Last time I wrote about how bad an idea that district run charter schools was.

But with the number of Charter schools in the district growing, there’s little bad news and plenty of good news.

Charter schools offer parents three things that district schools can’t.

The first two are school choice and smaller schools.

School choice means parents don’t have to cheat and use phony addresses to get their children into better performing schools.

Meanwhile, the school district considers parents who do that as criminals even to the point of exploring the idea of filing charges against parents for the “crime” of wanting a better education for their children.

And every year the district sends out its boundary police to nab those dastardly, cheating parents and force children back into dumbed down schools.

Not to be totally unfair to the school district, even though I still think district run charter schools is a bad idea, it tells me that somebody in the district is thinking outside the box when it comes to school choice and (hopefully) accountability.

Kudos for that.

Today, school size isn’t the issue it was ten years ago, before class size took effect.  But it’s not completely resolved, either.

Back then, about 1,200 children were being shoehorned into elementary schools built for 675, 2,200 into middle schools built for 1,100, and 4,000 into high schools built for 2,700.

Today, elementary schools are at about 800, middles are at about 1,700 and high schools are at about 3,500 thanks to the building of new schools and permanent classroom additions (which the Swiss Cheese report insists never happened.)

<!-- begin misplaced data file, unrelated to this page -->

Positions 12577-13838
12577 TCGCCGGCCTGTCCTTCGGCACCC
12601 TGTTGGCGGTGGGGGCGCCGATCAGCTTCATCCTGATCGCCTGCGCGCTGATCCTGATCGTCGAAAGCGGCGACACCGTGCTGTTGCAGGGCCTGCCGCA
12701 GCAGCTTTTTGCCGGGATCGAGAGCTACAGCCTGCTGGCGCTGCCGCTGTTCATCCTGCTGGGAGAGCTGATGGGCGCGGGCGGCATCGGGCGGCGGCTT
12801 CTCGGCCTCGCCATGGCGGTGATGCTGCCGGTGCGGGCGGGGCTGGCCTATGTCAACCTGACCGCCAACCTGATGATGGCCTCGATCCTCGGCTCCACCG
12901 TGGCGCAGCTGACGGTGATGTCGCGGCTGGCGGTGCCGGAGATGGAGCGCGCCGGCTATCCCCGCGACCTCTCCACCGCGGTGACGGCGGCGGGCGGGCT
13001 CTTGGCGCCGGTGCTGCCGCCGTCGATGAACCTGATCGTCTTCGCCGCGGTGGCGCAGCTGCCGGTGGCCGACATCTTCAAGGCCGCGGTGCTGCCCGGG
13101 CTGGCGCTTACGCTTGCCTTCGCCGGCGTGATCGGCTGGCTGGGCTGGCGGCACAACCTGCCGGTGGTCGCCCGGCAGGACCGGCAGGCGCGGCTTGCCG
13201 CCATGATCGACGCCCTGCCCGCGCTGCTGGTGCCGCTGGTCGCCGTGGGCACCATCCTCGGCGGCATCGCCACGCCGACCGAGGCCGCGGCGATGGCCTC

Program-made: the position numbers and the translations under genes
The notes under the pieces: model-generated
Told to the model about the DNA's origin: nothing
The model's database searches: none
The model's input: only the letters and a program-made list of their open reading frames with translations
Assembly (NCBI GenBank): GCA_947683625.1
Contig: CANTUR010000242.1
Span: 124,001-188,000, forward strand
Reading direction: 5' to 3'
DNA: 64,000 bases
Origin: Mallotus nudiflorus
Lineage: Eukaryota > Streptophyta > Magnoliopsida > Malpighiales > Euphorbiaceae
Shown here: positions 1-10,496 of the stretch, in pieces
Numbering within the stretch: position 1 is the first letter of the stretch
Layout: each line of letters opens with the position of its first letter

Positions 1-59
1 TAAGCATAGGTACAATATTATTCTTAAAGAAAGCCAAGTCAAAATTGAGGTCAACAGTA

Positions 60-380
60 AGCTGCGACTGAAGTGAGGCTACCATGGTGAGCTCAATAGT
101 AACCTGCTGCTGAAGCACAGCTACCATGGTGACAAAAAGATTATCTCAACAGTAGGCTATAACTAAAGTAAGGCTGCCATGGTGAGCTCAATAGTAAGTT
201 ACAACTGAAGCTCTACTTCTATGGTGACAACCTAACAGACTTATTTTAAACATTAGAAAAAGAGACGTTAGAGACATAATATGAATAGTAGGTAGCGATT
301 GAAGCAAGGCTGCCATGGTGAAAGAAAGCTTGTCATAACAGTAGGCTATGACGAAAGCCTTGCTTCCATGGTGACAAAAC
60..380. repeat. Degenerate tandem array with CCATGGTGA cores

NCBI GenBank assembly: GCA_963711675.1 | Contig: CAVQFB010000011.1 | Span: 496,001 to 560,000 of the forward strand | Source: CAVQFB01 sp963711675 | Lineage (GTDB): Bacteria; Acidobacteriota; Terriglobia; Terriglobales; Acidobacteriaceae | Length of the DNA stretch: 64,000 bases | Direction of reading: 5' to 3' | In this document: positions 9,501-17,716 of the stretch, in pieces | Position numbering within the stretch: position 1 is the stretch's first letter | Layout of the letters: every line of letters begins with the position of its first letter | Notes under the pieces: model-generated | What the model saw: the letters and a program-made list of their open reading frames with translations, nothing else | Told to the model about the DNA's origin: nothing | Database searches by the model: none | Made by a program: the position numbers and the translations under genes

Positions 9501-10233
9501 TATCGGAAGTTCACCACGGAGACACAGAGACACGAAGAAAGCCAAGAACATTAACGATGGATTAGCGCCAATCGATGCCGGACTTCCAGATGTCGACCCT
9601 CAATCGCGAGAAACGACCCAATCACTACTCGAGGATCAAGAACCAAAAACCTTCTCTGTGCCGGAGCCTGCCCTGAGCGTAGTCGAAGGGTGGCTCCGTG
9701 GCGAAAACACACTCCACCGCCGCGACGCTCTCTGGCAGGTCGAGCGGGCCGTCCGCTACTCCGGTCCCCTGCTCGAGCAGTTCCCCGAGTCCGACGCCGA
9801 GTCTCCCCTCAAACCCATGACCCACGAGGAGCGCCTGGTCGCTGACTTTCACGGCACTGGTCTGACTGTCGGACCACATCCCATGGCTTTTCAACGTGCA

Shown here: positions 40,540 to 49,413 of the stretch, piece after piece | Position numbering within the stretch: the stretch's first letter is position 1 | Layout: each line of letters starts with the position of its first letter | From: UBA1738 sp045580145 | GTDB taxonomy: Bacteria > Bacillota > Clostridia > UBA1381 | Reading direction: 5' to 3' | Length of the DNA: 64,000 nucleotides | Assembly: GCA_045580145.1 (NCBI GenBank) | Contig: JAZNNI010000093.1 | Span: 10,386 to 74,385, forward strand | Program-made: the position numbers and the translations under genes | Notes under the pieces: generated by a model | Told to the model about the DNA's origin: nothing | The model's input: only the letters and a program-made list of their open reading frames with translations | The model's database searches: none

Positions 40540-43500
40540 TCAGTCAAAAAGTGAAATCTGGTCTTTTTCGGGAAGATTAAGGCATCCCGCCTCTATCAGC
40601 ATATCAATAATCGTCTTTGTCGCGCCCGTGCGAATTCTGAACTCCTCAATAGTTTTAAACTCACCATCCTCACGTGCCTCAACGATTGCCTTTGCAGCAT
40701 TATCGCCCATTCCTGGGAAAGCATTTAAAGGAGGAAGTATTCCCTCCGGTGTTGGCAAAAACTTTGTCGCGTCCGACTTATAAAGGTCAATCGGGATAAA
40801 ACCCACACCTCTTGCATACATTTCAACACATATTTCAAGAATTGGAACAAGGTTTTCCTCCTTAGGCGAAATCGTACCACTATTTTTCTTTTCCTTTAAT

But I stress that the issue is not completely resolved simply because the schools are still to large when compared to charter schools.

Most charter schools throughout the county have student populations of anywhere between 250 and 500 which is much closer to ideal.

The third and most important of all is accountability.

Unlike district run public schools, charter schools that can’t make the grade (pun absolutely intended) close their doors for good.

A perfect example was North Lauderdale Charter High School.

$5 million in debt with declining enrollment, the school closed its doors at the end of my first year as a Board member.

Yet schools like Coral Springs Charter, Charter Schools of Excellence and Charter Schools USA thrive.

Unlike public schools, FTE dollars follow the student and not the school defined by boundary.

The rumored case against charter schools (since they were first being proposed fifteen years ago) was that the schools can take the FTE dollars and then eject a student back into public schools.

Essentially, they’re in it to take the money and run.  Not quite.

Fifteen years later, such a case has yet to be documented, let alone a definable pattern of abuse.

The other argument is that charters underpay teachers.

As if the teachers union contract doesn’t do that anyway.

But there’s no reason why good charter school teachers can’t be paid more and rise faster than those in public schools.

If you think it’s all about money in charter schools, the answer is; you’re darned tootin’.

And that puts it squarely in the interest of keeping the school performance high and new parents lined up outside the door every summer to get their children registered.

And if registration is so desirable that it has to be done through a lottery, so much the better.

It will also guarantee good teachers will get paid what they’re worth while bad teachers will be out the door in a heartbeat.

No more years and hundreds of thousands of dollars to get rid of bad teachers and no more boundary police hounding parents.

It also means that parents will know their children are getting a good education, raising the likelihood that they’ll get involved in the school, too.